“I wanted to open a new chapter, as if I had freed myself”
The Haute Couture week will start in Paris on July 4th. An opportunity to look back at the sculptural collection that Stéphane Rolland has designed for spring-summer 2022. Isabelle Cerboneschi
The couturier presented his spring-summer 2022 haute couture collection in Paris in the middle of the Omicron wave. A challenge. If the period was heavy, his clothes seemed to have lightened up and become more fluid. As if Stéphane Rolland, who had accustomed us to more constructed architectural forms, had let something softer and more tender emanate from him. A form of inner liberation that expresses itself through his clothes.
In a long interview conducted by Zoom, Covid obliges, he went back over his career, which began in 1986 at Balenciaga, where he was appointed artistic director for men at the age of 21. Eleven years later, he was head of design at Jean-Louis Scherrer and in 2007, he launched his own brand. Since December 2008, he has had the legally protected designation of haute couture.
Stéphane Rolland’s style is unmistakable, with a sense of cut, materials and space that are his signature. For spring-summer 2022, he has imagined voluptuous volumes adorned with oversized jewels set with glass stones. An enchantment.
Organising a fashion show in the middle of the Omicron wave must have been a challenge.
Stéphane Rolland : It was pure masochism! But we also do this job to offer pleasure. I’m lucky to have Pierre Martinez at my side, who has accompanied me in my career and who co-directs the company with me. He is as much a businessman as a stylist and the development of a fashion show is a four-way process. Above all, we wanted to generate emotion and the fact that we were organising the finale on La Traviata brought an additional dramaturgy.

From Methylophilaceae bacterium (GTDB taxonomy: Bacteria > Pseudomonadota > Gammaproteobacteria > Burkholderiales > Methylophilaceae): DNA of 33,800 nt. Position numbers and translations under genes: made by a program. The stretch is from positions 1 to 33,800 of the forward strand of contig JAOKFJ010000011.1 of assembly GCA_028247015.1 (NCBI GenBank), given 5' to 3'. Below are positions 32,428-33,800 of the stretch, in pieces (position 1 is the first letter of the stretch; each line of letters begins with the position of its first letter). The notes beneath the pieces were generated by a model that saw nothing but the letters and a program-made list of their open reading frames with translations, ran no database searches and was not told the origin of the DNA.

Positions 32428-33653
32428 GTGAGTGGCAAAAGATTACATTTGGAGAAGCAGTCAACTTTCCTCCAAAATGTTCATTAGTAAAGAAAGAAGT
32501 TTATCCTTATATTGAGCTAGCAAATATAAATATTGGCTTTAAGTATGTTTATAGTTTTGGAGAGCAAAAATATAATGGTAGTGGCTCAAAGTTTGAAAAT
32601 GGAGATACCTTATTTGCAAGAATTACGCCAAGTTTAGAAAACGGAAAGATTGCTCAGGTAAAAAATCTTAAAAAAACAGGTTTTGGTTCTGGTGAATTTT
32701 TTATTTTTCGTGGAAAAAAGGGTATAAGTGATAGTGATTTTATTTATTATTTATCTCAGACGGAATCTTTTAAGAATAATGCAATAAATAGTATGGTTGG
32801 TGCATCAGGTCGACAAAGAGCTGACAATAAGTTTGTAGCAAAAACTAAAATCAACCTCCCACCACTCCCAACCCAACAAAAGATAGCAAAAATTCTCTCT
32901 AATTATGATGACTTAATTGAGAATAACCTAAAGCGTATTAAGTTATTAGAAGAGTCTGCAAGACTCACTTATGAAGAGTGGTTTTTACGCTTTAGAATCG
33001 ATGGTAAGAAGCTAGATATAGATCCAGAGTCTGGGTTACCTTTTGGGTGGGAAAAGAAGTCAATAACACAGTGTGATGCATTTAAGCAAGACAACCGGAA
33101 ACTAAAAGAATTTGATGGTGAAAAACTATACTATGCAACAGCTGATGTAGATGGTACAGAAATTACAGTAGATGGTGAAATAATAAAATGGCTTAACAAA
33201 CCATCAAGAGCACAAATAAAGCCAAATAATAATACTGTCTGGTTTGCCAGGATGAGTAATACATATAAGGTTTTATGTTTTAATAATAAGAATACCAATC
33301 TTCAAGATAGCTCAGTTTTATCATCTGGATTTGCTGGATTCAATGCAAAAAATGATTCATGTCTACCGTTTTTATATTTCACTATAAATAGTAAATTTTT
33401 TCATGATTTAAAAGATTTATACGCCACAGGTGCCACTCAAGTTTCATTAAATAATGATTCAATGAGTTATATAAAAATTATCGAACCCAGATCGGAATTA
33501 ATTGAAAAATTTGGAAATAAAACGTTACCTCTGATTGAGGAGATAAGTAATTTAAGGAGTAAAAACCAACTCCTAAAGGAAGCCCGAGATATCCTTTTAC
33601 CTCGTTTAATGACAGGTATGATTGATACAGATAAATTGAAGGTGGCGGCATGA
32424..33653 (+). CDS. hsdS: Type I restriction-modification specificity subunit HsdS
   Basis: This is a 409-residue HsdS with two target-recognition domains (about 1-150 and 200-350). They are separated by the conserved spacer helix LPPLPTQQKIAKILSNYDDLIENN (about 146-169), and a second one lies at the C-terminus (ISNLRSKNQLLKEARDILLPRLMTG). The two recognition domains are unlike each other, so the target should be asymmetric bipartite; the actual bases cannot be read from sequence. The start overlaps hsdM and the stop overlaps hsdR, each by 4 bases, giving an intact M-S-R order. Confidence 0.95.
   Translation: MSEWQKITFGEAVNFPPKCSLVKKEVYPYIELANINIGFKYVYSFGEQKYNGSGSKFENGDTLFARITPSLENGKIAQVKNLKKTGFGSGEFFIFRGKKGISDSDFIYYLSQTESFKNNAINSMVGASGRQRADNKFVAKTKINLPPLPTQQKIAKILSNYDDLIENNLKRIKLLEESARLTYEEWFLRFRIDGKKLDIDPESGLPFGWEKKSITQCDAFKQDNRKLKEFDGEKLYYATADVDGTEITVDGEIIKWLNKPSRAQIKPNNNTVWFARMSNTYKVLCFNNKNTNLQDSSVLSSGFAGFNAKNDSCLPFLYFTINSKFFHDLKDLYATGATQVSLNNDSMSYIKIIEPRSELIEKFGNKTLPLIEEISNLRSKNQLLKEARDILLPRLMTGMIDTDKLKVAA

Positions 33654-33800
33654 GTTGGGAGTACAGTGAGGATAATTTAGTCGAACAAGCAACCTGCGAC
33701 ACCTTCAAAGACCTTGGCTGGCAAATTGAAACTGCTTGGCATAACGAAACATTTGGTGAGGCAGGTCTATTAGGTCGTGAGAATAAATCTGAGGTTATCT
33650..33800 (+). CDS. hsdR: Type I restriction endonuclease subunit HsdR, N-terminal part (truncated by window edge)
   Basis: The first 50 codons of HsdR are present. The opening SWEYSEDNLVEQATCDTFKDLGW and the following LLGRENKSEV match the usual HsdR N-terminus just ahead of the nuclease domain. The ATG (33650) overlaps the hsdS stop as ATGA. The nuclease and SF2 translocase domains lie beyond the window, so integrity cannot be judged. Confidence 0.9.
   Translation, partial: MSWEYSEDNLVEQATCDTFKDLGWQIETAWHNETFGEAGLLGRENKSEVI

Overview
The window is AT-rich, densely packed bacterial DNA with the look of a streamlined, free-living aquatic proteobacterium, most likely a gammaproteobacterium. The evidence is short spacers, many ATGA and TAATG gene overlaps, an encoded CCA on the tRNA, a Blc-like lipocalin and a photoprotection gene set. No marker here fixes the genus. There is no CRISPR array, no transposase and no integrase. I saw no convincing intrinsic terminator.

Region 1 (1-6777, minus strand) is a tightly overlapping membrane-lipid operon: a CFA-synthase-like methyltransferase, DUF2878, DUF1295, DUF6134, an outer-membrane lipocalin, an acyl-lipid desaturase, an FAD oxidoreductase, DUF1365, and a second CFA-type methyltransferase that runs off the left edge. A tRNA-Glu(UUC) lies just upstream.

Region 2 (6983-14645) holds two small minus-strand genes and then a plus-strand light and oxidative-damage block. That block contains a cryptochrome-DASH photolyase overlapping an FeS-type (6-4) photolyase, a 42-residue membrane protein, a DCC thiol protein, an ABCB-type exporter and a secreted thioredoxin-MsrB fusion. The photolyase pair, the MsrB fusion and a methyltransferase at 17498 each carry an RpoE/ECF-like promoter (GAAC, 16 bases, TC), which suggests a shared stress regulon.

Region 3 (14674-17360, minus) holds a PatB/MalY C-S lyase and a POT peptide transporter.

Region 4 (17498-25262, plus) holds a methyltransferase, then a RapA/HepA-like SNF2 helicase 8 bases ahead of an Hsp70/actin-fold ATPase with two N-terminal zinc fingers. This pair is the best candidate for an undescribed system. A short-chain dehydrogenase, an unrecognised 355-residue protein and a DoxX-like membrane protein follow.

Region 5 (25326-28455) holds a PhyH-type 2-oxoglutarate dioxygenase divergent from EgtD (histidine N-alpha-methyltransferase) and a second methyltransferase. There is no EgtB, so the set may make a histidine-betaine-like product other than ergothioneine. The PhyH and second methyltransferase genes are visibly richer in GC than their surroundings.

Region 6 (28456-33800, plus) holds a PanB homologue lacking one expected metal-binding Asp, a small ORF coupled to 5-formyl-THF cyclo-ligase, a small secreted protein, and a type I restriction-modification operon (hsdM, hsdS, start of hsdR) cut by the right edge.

You created the Balenciaga men’s collections when you were 20 years old and even if you created very different collections for Jean Louis Scherrer during 10 years, we find in your collections this concern for the purity of the line. Was Cristobal Balenciaga your mentor?
I don’t know if he is a master thinker, but sometimes you feel connected to one artist rather than another and his language spoke to me straight away. I felt very close to him, even though it may seem presumptuous when you are young and discovering Balenciaga’s work. When I looked at his dresses, it was everything I liked: this roundness, this beauty, this arching, the whole architecture around the garment. I wanted to understand why. There was a certain Iberian rigour in him: the interior of his house in Spain was like a convent, with whitewashed walls, figures of Christ in one corner, large solid wood furniture. And at the same time he had a kind of fantasy and madness that made him a personality apart. Strangely enough, I dove in. I felt a total connection. I was madly attracted to Yves Saint Laurent’s collections. I found the way he expressed himself sublime. And I was just as fascinated by the audacity, the modernity, of Pierre Cardin, by the freedom of expression of Coco Chanel in her heyday. But Balenciaga was something else. His way of apprehending movement and space is unique. And that is why so many designers have been attracted to his expression. Saint Laurent, Gabrielle Chanel, Hubert de Givenchy, Ungaro, everyone has been imbued with the spirit of Cristobal Balenciaga. I’m on the list because it looked like me.
You use gazar a lot, this sculptural fabric invented for Balenciaga in 1958. It is very much in evidence in the spring summer collection. What does it help you to express?